Home > Uncategorized > VAM: A Fruitless Search

VAM: A Fruitless Search

November 1, 2014

Thomas Kane is a true believer in Value Added Measures, and his article in EducationNext is persuasive on its surface but it glosses over three obstacles that VAM proponents tend to ignore…. obstacles that make the use of VAM costly, impractical, and, perhaps, impossible. Those obstacles are outlined below:

Schools would be required to substantially alter their grouping practices and/or test protocols in order to use to use “value added” assessments in a fashion that conforms with research models

Almost all the value added research has taken place in urban schools or county school districts where there are large grade-level cohorts, a common curriculum, common instructional practices, and comparable demographics. In these studies, researchers carefully controlled the grouping of students, the way tests were administered, and the nature of the tests. In order to replicate these research conditions in other districts, particularly the large number of small school districts across the country, elementary schools would need to make certain that:

  • Teachers are assigned to comparable cohorts of students over a three year period (i.e. the same grade level, the same blend of regular and special education students, and same ability level IF ability level is the grouping practice)
  • The student cohorts remain constant
  • Assessments used to measure teacher performance are designed specifically for that purpose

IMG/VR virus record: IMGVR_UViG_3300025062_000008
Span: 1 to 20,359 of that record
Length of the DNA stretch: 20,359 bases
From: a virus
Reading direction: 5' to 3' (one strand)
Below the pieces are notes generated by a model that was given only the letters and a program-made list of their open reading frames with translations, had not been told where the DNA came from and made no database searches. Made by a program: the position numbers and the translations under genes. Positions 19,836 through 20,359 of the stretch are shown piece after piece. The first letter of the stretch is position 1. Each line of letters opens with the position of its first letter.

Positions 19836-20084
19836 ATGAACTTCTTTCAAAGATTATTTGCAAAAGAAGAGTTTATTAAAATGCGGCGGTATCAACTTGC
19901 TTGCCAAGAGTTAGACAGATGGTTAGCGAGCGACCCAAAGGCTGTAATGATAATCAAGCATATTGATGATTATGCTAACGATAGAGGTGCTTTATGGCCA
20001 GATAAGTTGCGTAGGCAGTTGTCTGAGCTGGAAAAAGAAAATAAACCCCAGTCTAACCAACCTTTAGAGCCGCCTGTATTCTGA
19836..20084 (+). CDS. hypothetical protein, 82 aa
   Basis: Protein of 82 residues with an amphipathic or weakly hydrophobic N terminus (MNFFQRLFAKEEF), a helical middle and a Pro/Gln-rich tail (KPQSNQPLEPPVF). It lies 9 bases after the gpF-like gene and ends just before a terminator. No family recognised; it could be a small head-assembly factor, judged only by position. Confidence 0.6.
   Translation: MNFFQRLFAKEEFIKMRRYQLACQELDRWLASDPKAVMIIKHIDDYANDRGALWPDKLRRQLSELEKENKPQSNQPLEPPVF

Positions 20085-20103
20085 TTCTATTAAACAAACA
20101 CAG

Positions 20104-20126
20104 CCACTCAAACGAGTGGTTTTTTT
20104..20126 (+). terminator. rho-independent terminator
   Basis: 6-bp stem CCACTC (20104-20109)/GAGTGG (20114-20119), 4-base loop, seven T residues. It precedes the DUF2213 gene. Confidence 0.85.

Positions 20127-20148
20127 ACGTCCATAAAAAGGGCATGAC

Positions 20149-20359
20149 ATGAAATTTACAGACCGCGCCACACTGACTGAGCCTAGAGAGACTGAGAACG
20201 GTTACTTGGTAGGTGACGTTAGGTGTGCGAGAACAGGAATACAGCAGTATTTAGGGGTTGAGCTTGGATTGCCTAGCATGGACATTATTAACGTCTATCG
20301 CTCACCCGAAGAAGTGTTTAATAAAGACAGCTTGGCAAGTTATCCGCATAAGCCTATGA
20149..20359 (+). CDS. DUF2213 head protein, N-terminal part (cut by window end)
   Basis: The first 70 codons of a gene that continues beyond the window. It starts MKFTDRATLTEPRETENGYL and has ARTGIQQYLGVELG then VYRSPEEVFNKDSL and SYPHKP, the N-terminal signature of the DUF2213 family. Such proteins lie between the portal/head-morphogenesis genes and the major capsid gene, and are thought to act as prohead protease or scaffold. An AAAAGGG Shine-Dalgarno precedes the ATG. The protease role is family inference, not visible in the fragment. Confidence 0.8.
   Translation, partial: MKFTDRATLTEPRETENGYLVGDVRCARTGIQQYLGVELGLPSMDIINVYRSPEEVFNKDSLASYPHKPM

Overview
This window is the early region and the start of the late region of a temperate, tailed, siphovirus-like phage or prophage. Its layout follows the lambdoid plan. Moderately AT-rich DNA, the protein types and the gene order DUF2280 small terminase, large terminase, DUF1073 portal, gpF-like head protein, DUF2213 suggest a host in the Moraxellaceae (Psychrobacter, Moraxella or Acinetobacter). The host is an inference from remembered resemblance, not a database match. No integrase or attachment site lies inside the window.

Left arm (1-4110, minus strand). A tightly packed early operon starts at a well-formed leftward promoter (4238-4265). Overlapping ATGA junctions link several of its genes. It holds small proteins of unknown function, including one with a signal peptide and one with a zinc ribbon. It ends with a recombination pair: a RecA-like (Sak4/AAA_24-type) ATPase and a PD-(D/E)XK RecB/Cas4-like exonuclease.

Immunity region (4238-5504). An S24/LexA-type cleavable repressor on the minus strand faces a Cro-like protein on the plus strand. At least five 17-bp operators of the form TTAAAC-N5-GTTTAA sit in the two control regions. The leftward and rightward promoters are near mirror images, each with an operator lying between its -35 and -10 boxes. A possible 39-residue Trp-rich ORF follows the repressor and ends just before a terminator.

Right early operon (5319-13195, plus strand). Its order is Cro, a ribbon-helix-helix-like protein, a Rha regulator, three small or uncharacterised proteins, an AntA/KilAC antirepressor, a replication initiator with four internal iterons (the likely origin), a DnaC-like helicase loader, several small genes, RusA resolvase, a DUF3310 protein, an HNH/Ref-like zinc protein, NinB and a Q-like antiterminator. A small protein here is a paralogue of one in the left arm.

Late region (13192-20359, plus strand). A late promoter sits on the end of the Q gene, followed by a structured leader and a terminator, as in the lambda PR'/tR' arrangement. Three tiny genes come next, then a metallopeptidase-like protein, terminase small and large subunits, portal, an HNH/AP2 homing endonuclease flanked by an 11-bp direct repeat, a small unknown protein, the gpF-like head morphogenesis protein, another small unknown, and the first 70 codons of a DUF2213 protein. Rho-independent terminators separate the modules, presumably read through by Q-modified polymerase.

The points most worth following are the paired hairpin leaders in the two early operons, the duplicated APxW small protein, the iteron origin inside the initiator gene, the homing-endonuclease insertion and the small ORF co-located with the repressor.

• The assessments are administered in a pre-test/post test fashion instead of once annually

At the secondary level, where students typically have 4-7 teachers per day, it is difficult to imagine how any value-added measure could be used without dramatically expanding the tests administered at each grade level.

The performance of a large number of teachers cannot be measured using existing assessments

Teachers at all grade levels who do not teach specific content that is not systematically assessed at the State level (i.e. Art, Music, PE, Guidance, Special Ed, Technology Education, etc) and secondary teachers whose content is not systematically assessed at the state level (currently all subject areas except English, Mathematics and Science) could not be measured be using the testing protocols in place. Moreover, given that assessments are administered at only one grade level in high schools, it is hard to envision how longitudinal information on student performance will be gathered. In summary, since state level tests are not in place for what is arguably a majority of teachers, any system linking student performance with teacher compensation is inherently inequitable.

It is unclear whether the new PARCC and SBAM assessments are specifically designed to generate “value added” measures

As written and designed, he forthcoming computerized tests may not yield individual student data with the kind of detail needed to measure improvement in individual students over time. This is particularly true in high-performing districts where the “headroom” is insufficient, making it impossible to measure “gains” of any kind.

BOTTOM LINE: If districts across the country were required to use the new computerized tests to implement value added measures for ALL teachers it would require several years. Each State would be required to develop new assessments for those content areas not covered by existing tests, field test those assessments, and implement them for multiple years before receiving the results needed to make any meaningful decisions on teacher performance. All of this assumes it is possible to design such an assessment for small rural schools and assumes assessments can be designed and implemented for secondary teachers and K-12 teachers in specialized subjects.

VAM will not work without huge outlays of money… and those funds would be better spent helping students who are living in poverty.

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